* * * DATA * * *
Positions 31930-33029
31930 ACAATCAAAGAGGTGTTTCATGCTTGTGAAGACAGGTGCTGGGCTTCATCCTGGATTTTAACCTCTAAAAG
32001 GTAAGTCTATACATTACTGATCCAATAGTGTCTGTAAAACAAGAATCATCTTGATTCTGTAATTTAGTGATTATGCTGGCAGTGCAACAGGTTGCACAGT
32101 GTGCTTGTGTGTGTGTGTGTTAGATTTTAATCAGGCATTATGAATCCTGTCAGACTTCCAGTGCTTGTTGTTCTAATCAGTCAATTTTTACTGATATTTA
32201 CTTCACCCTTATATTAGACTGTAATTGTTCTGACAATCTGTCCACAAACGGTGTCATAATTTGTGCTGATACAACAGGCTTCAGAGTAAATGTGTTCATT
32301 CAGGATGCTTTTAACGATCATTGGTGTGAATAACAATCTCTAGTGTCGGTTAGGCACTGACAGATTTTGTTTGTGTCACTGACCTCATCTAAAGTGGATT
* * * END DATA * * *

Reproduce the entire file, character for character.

Positions 31930-33029
31930 ACAATCAAAGAGGTGTTTCATGCTTGTGAAGACAGGTGCTGGGCTTCATCCTGGATTTTAACCTCTAAAAG
32001 GTAAGTCTATACATTACTGATCCAATAGTGTCTGTAAAACAAGAATCATCTTGATTCTGTAATTTAGTGATTATGCTGGCAGTGCAACAGGTTGCACAGT
32101 GTGCTTGTGTGTGTGTGTGTTAGATTTTAATCAGGCATTATGAATCCTGTCAGACTTCCAGTGCTTGTTGTTCTAATCAGTCAATTTTTACTGATATTTA
32201 CTTCACCCTTATATTAGACTGTAATTGTTCTGACAATCTGTCCACAAACGGTGTCATAATTTGTGCTGATACAACAGGCTTCAGAGTAAATGTGTTCATT
32301 CAGGATGCTTTTAACGATCATTGGTGTGAATAACAATCTCTAGTGTCGGTTAGGCACTGACAGATTTTGTTTGTGTCACTGACCTCATCTAAAGTGGATT